Botanical Name: Illicium verum
- English: Star Anise, Chinese Anise, Aniseed Stars.
- Unani: Baadyaan Khataai
- Also, known as: Poy kak, Anacio, Änes, Aneis, anice, anice verde, Anis, anisbibernelle, anis verde, anis vert, anise, anisoon, anisum, ánizs, anizsolaj, annsella, badian, badian rumi, boucage, boucage anis, Grüner Anis, habbat hlawa, jintan manis, jinten manis, petit anis, pimpinelle, razianag, razianaj, roomy, saunf, sweet cumin, yansoo, Takkola, Anasippo, Anasphal, Takkolpputtil, Baadiyaan, Anushappu, Anushuppu, Annashuppu, Anasapuveru, Baadiyaan khataai
Habitat: Vietnam & Southern china
Parts Used: Seed & pod
The attractive fruits have eight separate follicles and a distinctive sweet anise smell and taste, mainly located in the fruit wall and not the seeds. The similar-looking but poisonous fruits of Japanese anise or Shikimi (Illicium anisatum) are less regular in shape but are best identified by their bitter and balsamic. The fruits are harvested by hand when ripe and then dried. Anise star is an evergreen tree native to Asia. The tree grows to a height of about 35 feet, has shiny green leaves and small yellow flowers that develop into large star-shaped fruits with brown seeds. The fruits can be eaten fresh or dried; however, the leaves are poisonous.
Star anise is the most important spice in Chinese cuisine and associated cooking traditions of Asia and is widely used in curries and chutneys. It is an essential ingredient of the main Chinese spice mixtures. Fruits star shaped, consisting of 8 carpels (follicles) arranged in a whorl around a short central column attached to a pedicel; each follicle 12 to 17 mm long, up to 14 mm deep, up to 5 mm broad, boat shaped, bluntly beaked at the apex, woody and wrinkled, reddish brown outside, smooth glossy inside, opening by ventral suture at the upper margin, containing one seed. Pedicel up to 5 cm long, strongly curved at the distal end; seeds reddish brown, compressed-ovoid, smooth, shiny with brittle seed coat enclosing a soft, oily kernel; odor, pleasant, resembling that of anise; taste, agreeable, aromatic, sweet.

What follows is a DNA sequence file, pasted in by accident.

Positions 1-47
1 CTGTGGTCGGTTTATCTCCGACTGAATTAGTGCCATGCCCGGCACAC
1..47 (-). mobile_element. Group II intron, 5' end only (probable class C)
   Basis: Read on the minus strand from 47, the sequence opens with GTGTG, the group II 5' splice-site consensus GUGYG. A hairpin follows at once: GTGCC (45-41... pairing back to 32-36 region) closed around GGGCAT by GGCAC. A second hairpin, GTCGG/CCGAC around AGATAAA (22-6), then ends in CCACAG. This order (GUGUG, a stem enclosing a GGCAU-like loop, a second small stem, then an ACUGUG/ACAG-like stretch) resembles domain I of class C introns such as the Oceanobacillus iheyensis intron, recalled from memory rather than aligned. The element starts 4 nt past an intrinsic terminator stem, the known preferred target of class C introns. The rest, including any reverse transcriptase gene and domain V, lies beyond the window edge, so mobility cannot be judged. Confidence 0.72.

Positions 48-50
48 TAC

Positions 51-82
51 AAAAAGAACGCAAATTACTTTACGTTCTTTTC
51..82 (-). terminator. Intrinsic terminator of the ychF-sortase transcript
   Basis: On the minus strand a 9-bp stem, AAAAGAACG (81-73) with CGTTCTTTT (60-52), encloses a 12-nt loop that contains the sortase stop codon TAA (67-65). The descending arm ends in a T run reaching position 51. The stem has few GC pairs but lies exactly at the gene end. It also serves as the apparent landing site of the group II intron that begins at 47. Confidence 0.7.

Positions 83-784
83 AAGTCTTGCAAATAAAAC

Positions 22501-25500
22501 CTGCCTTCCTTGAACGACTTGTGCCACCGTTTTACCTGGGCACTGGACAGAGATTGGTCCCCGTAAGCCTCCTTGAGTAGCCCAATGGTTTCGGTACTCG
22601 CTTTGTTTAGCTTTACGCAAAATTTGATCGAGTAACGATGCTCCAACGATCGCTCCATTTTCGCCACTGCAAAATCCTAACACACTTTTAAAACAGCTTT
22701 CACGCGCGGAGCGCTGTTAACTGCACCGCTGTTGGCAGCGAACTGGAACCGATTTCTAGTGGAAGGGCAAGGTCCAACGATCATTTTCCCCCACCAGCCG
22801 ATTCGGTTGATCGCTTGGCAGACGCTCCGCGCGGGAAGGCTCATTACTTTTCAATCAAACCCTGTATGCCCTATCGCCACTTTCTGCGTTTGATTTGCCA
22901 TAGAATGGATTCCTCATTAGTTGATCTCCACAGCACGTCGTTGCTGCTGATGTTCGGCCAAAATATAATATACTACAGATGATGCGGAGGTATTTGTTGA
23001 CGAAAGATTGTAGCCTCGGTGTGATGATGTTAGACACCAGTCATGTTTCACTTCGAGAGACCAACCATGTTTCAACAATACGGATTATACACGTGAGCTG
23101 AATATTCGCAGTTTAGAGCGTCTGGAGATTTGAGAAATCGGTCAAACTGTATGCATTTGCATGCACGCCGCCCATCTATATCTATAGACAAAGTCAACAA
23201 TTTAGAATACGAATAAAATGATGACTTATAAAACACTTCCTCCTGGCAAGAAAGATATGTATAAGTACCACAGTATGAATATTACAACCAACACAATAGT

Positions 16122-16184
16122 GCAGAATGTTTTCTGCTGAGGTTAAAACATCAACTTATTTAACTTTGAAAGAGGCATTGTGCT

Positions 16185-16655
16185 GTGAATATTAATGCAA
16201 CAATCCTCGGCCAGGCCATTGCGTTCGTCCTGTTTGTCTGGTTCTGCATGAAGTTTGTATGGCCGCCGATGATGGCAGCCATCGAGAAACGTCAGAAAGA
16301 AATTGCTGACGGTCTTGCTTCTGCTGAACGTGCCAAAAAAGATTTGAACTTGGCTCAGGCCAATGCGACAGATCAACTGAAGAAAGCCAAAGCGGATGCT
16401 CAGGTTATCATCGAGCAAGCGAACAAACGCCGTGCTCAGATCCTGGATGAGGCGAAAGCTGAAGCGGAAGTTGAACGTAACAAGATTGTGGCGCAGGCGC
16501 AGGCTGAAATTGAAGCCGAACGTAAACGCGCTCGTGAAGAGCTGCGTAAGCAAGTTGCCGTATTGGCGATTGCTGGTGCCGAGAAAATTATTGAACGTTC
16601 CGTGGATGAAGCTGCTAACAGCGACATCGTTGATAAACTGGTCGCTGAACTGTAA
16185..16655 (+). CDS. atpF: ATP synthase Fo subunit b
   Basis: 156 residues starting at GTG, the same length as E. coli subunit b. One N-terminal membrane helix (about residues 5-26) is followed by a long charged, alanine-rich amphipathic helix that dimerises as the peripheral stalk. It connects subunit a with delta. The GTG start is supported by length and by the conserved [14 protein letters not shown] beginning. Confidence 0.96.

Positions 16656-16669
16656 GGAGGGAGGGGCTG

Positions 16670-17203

How to use:
There are different ways to use powdered herb.
Food Preparation: You can add powdered herbs to any super food, herbal smoothie, sauces, spreads and even cookies. Also, for children, you can mix powdered herbs with honey or glycerin to make a paste. The thicker the paste, the more potent and herbal in taste. The sweet taste of honey and glycerin will help the medicine go down. This method is also known as "Electuaries".
Capsules: Encapsulating your own powdered herb at home, give you assurance that the contents of the capsules are pure herb and no filler or any other products. These capsules can be taken with liquid.
Poultice: Poultice can be made with an herbal powder and liquid (mostly water) to form a paste which is then applied to the skin. This method is very helpful for skin conditions.
Herbal shot: Powdered herb can be mixed with water, fruit juice or other liquid to make herbal shot.
You should consult with a qualified healthcare practitioner before using any herbal products, particularly if you are pregnant, nursing, or on any medications.
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This information has not been evaluated by Health Canada.
This information is not intended to diagnose, treat, cure, or prevent any disease.